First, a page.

Heroes come in all shapes and sizes. But it’s the ones who don’t have social media accounts and high-priced publicists, that make them perfect subjects for documentaries. In the film, My Home India, director Anjali Bhushan brings to light a little known event, a courageous individual, and the rare positive example of resolving a refugee crisis.
In 1939, Hitler’s Germany invaded Poland to kick off World War II. In a pre-arranged agreement with the Soviet Union, Germany would invade the western half of Poland, and the USSR would take the eastern half. During that invasion, 1.5 million Poles were sent to work camps in Siberia. Many deportees died from cold, hunger, and malnourishment.
Soon the balance of power would shift in the war, and Germany would become too powerful. As a result, the USSR would ultimately free their Polish prisoners, but freedom would not include a free ride home or protection during the rest of the war.
“…when these strange foreigners encroached on India’s soil, they were embraced…with open arms.”
While the events of World War II would play out, the newly freed Poles would find refuge in Mumbai, India. But when these strange foreigners encroached on India’s soil, they were embraced by their new host country with open arms. Locals would provide food and clothing for the Polish refugees. Their treatment by the Indian people would be described as “sympathetic” and “compassionate.”
During their time in India, one woman would rise up and act as the liaison between the two cultures. That woman is Kira Banasinska, the wife of Poland’s Consul General in India. She would take up the mantle in integrating the Polish refugees with their host country of India. She helped establish much needed medical services through the Polish Red Cross and help bring two very different cultures together.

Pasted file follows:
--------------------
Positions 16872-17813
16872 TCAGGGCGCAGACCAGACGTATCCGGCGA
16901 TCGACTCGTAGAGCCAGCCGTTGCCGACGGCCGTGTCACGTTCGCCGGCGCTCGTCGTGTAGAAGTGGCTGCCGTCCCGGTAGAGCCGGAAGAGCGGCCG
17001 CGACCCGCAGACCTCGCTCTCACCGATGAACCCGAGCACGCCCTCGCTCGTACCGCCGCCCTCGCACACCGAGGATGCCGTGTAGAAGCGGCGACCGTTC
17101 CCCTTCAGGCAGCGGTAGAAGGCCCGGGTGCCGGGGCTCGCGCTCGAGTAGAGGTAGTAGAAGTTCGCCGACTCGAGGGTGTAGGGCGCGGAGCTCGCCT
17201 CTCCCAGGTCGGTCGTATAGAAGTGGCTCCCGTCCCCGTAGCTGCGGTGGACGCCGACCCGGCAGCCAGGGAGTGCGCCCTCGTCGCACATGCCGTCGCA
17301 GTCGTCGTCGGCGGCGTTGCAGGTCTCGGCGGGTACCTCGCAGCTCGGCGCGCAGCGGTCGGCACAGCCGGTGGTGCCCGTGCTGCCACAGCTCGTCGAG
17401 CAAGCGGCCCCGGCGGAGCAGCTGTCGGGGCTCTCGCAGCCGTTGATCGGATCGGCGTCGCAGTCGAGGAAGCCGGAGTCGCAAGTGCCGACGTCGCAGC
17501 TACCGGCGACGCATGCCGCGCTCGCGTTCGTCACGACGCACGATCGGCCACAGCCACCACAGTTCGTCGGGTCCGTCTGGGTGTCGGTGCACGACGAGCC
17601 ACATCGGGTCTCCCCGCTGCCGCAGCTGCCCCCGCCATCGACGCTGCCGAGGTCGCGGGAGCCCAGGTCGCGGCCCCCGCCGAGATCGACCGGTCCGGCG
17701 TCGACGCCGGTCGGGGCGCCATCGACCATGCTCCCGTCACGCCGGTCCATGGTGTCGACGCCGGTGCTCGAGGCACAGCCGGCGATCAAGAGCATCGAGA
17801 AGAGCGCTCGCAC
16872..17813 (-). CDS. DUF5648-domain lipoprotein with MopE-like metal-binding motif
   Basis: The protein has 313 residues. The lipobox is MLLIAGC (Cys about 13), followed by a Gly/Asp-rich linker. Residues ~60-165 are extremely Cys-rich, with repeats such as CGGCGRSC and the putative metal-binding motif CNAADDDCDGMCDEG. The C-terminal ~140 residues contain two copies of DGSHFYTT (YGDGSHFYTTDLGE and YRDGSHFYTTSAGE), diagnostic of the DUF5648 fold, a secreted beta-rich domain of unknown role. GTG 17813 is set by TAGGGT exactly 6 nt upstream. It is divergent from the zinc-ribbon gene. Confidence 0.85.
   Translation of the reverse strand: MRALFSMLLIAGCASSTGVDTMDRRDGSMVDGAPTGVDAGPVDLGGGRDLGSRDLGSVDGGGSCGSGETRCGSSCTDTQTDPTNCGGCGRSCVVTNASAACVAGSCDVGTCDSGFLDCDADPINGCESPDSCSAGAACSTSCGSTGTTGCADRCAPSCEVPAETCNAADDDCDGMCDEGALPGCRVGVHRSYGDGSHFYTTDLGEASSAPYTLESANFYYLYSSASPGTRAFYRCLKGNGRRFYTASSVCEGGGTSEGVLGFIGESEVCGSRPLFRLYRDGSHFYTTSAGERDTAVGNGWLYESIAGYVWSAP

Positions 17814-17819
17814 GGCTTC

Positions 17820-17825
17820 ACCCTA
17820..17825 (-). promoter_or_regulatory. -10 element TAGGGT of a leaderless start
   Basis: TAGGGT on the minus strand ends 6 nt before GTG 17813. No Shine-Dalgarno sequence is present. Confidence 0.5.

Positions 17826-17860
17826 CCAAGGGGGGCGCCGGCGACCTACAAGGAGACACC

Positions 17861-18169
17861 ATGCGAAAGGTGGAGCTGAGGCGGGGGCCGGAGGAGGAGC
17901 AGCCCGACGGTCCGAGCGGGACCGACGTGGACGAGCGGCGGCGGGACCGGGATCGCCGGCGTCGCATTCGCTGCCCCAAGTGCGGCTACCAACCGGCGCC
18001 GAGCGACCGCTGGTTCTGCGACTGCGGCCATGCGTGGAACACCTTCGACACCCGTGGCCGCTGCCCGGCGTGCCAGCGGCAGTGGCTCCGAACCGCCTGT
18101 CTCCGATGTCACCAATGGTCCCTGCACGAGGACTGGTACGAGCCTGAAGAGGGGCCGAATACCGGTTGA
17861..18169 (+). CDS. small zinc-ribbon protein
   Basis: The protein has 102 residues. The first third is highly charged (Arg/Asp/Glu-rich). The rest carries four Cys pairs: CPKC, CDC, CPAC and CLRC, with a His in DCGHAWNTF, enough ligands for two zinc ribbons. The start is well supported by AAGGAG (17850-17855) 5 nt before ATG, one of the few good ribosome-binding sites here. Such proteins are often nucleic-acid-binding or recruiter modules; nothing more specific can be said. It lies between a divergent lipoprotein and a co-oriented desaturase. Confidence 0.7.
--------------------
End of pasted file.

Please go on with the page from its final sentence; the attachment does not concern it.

Filmed not so long ago, My Home India would bring back many of the survivors of the Polish refugee camps. Most of the survivors were children during the USSR invasion and deportation. They would recount their time in India, their warm receptions, the challenges of living in a new culture, and of course, Kira Banasinska herself. At just over 100 years old, Banasinska herself reminisces about her time in India and the home she established there.
My Home India was pulled together for posterity before its stories would be lost with age. The documentary itself is fairly no-frills featuring standard talking-head interviews and personal photos from their experiences. But what strikes us as odd in today’s world, is just how positive the stories were between India and the Polish people. Graciousness replaced animosity. Hospitality replaced fear and paranoia. Lack of frills aside, My Home India is a heartfelt story of a strong woman making a home in a new land and a country that took its responsibility to the refugee crisis seriously.
"…one woman would rise up and act as the liaison between the two cultures."